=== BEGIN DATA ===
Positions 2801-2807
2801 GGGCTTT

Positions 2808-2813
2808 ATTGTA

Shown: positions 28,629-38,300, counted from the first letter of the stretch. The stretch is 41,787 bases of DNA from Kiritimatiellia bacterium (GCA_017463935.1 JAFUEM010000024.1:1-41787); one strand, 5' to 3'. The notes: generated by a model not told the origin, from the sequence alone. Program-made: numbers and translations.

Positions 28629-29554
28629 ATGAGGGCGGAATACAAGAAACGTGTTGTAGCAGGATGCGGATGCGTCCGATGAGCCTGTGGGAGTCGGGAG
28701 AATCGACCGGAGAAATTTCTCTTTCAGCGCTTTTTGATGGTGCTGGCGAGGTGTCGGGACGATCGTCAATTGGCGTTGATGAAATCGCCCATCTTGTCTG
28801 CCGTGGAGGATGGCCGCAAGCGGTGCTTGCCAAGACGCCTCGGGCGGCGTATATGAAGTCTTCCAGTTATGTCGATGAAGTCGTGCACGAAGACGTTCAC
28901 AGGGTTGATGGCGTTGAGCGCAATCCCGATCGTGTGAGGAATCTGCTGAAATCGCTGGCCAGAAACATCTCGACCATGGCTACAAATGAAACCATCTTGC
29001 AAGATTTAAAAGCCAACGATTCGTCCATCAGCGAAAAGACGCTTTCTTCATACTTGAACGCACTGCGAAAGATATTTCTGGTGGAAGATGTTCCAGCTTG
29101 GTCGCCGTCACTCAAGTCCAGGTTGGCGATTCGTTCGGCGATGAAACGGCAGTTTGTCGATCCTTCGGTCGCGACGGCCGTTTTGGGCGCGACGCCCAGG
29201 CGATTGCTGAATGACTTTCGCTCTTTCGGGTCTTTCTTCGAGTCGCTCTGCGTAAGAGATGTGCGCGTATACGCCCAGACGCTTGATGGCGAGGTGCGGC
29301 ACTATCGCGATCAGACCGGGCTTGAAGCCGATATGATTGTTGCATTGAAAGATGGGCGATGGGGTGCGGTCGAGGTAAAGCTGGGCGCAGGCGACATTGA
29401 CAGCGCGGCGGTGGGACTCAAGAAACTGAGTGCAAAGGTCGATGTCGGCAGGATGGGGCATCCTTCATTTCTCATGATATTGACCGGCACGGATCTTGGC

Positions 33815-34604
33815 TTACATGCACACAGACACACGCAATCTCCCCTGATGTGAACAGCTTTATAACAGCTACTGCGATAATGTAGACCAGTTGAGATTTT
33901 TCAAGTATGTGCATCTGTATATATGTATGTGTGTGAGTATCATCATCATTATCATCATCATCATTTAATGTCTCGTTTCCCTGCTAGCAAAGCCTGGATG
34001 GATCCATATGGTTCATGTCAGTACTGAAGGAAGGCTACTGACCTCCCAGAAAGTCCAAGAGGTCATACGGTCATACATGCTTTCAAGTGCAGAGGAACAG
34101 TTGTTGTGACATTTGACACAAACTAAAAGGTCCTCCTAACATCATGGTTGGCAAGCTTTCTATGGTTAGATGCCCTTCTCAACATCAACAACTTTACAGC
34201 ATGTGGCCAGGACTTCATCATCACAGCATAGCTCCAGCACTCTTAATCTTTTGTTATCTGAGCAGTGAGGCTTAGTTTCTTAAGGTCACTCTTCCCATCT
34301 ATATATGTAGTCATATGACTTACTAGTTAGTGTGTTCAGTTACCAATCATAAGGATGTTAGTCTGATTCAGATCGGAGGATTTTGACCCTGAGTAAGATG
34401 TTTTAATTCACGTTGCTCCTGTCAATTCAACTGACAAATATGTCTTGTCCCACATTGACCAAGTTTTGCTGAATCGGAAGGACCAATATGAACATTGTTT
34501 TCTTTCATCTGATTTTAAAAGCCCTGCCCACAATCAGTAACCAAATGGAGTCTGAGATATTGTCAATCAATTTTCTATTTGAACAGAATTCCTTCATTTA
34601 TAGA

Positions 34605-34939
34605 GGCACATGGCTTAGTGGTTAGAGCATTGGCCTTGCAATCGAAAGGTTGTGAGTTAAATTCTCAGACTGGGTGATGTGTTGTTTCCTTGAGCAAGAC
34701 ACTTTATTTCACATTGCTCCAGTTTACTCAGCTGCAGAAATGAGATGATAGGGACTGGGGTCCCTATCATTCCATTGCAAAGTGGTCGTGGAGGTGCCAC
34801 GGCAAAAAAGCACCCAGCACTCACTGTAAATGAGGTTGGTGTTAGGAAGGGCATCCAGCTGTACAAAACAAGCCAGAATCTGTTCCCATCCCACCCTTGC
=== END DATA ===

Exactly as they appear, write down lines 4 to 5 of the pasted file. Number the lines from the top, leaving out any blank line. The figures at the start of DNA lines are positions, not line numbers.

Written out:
2808 ATTGTA

Shown: positions 28,629-38,300, counted from the first letter of the stretch. The stretch is 41,787 bases of DNA from Kiritimatiellia bacterium (GCA_017463935.1 JAFUEM010000024.1:1-41787); one strand, 5' to 3'. The notes: generated by a model not told the origin, from the sequence alone. Program-made: numbers and translations.